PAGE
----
What happens when you cross a fixed-wing aircraft with a rotary-wing aircraft? You get a more flexible next-generation military aircraft, one that can take off like a helicopter, hover, and cruise at higher speeds with increased efficiency. DARPA's Vertical Takeoff and Landing Experimental Aircraft (X-Plane) program aims to develop an aircraft capable of flying at sustained speeds of between 300 and 400 knots.
Development of technologies that will provide disaster and humanitarian relief in coastal areas without relying on local infrastructure is another DARPA project. One such system is the Captive Air Amphibious Transporter, a tank-like vehicle for carrying containers over water and onto the shore. The Transporter's design includes air-filled pontoons.
Another disaster relief technology, the Parafoil Unmanned Air-Delivery system, is an alternative to helicopters or other aircraft that could be subject to dangerous landings. The propeller-driven air vehicle uses a parachute to lift and transport up to 3,000 pounds of supplies from container ships or areas on shore. Parafoil Unmanned Air-Delivery is one of four modular systems created for DARPA's Tactically Expandable Maritime Platform program.
As its name indicates, DARPA's Triple Target Terminator (T3) is a missile that can be used to go after three kinds of targets: enemy aircraft, cruise missiles and surface-to-air missiles. T3's technologies include "air-breathing propulsion," advanced data networking, multi-role guidance and control, and advanced thermal and power management, according to the agency.
DARPA is looking for new ways to take pictures of satellites and other objects in space. Under its Galileo program, the Tactical Technology Office is developing mobile telescopes that use flexible fiber optic cable to create images more quickly than is possible today. Galileo complements DARPA's Phoenix program, which aims to salvage antennas and other reusable components from retired satellites.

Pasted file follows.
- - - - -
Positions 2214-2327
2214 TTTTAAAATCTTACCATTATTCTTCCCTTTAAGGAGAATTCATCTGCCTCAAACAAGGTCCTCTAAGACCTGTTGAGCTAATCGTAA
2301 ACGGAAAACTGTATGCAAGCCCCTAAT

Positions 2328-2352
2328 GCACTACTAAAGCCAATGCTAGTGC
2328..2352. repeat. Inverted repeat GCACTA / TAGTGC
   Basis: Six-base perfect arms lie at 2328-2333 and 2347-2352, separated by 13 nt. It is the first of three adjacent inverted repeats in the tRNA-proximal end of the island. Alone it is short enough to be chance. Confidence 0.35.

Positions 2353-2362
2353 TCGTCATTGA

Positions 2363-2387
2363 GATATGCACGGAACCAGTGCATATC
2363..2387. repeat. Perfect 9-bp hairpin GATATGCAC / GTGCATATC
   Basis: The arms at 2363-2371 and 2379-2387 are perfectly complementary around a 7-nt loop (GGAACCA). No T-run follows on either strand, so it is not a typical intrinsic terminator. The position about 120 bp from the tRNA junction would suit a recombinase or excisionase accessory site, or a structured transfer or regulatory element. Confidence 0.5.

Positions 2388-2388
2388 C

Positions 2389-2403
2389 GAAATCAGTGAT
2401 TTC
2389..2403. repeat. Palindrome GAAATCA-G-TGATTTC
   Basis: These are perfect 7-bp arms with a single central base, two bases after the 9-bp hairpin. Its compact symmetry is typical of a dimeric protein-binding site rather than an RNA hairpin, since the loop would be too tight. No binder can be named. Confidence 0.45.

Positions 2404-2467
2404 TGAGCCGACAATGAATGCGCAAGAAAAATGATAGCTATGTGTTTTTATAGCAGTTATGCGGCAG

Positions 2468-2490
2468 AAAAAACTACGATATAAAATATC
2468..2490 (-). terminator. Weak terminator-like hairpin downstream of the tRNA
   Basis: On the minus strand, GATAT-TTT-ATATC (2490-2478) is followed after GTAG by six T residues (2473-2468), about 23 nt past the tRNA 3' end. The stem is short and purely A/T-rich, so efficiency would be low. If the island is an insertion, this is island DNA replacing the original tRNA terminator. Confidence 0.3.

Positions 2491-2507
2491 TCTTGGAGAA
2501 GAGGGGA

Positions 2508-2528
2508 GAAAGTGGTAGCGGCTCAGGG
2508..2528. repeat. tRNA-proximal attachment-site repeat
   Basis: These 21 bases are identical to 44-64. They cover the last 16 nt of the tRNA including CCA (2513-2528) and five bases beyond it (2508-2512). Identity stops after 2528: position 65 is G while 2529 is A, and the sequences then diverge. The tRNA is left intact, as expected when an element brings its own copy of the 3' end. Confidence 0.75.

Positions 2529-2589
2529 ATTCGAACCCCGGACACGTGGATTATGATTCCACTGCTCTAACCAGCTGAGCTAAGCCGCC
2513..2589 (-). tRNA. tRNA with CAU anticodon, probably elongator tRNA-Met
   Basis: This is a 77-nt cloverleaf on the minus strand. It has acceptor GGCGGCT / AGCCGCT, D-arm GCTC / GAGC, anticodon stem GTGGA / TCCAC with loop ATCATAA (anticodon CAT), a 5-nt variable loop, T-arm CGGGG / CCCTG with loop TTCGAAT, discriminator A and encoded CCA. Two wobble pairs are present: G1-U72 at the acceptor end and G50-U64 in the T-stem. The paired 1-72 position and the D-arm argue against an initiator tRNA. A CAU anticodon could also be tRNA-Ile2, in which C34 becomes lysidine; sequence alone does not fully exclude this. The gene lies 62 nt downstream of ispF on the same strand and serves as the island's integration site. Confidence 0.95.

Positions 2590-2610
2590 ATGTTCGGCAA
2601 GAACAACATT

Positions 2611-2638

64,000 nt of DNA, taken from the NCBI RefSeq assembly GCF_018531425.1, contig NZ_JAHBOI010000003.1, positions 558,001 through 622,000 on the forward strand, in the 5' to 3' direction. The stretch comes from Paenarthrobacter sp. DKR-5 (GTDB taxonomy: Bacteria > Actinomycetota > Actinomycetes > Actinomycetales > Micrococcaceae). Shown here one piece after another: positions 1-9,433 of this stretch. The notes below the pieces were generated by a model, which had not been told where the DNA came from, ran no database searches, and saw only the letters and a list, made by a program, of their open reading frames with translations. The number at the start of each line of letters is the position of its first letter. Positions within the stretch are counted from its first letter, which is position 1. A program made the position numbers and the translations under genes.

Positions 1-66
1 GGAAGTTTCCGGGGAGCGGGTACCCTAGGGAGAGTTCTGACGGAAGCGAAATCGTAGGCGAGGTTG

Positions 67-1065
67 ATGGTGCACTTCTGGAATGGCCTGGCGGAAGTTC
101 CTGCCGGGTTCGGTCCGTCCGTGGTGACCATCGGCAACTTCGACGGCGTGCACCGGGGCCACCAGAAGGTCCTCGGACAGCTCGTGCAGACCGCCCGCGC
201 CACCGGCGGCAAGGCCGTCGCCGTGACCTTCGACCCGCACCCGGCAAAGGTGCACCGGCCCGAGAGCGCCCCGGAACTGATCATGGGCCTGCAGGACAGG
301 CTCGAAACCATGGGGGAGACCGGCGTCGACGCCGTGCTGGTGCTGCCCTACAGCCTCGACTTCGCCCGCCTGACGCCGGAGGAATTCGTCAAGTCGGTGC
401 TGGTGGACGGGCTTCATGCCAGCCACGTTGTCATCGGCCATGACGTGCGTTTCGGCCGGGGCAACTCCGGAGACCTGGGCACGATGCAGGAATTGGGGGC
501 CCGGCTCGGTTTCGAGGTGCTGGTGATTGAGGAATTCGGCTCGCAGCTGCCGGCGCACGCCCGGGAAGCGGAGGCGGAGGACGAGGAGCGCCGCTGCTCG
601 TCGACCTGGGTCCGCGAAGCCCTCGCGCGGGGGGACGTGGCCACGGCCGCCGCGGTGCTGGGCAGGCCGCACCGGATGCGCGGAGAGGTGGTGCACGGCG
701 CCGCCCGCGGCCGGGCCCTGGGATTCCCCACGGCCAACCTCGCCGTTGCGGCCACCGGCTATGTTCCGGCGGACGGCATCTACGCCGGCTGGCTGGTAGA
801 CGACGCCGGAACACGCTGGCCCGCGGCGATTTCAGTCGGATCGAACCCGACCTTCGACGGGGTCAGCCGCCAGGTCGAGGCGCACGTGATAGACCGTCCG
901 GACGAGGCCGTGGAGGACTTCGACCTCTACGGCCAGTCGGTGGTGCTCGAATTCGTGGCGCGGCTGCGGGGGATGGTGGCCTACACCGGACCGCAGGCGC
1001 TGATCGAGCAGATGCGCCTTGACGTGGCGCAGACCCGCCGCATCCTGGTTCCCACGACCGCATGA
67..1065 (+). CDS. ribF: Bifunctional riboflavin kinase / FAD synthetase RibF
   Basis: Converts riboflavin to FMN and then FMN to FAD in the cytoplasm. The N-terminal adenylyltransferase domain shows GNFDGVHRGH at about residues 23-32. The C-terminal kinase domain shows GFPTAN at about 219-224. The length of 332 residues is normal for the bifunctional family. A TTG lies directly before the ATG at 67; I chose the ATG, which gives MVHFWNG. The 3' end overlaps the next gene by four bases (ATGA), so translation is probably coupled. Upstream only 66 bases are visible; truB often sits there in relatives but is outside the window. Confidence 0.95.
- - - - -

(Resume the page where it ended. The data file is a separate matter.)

DARPA is testing a small-caliber, guided bullet that will give military marksmen better accuracy in unfavorable conditions such as high winds or dusty terrain. The Extreme Accuracy Tasked Ordnance bullet, or EXACTO, combines a 50-caliber round and optical sighting technology for increased range during the day or at night. EXACTO's real-time guidance system can be used to change the bullet's path as needed. DARPA describes it as a "maneuverable" bullet.
Reducing so-called "friendly fire" is an important objective of DARPA's Persistent Close Air Support (PCAS) program, which combines manned and unmanned airborne platforms, next-gen graphical user interfaces, data links, digital guidance and control, and advanced targeting and visualization. DARPA is working with Aurora Flight Sciences, Raytheon and other partners to develop a system that would give air controllers the ability to engage multiple moving targets quickly within a fighting zone.
DARPA wants to develop robots that are capable of performing complex tasks in dangerous surroundings. With that goal in mind, the agency last year introduced the DARPA Robotics Challenge, in which individuals, universities and businesses were invited to submit their designs for disaster-response robots. A second competition will be held in 2013, with registration opening on July 1.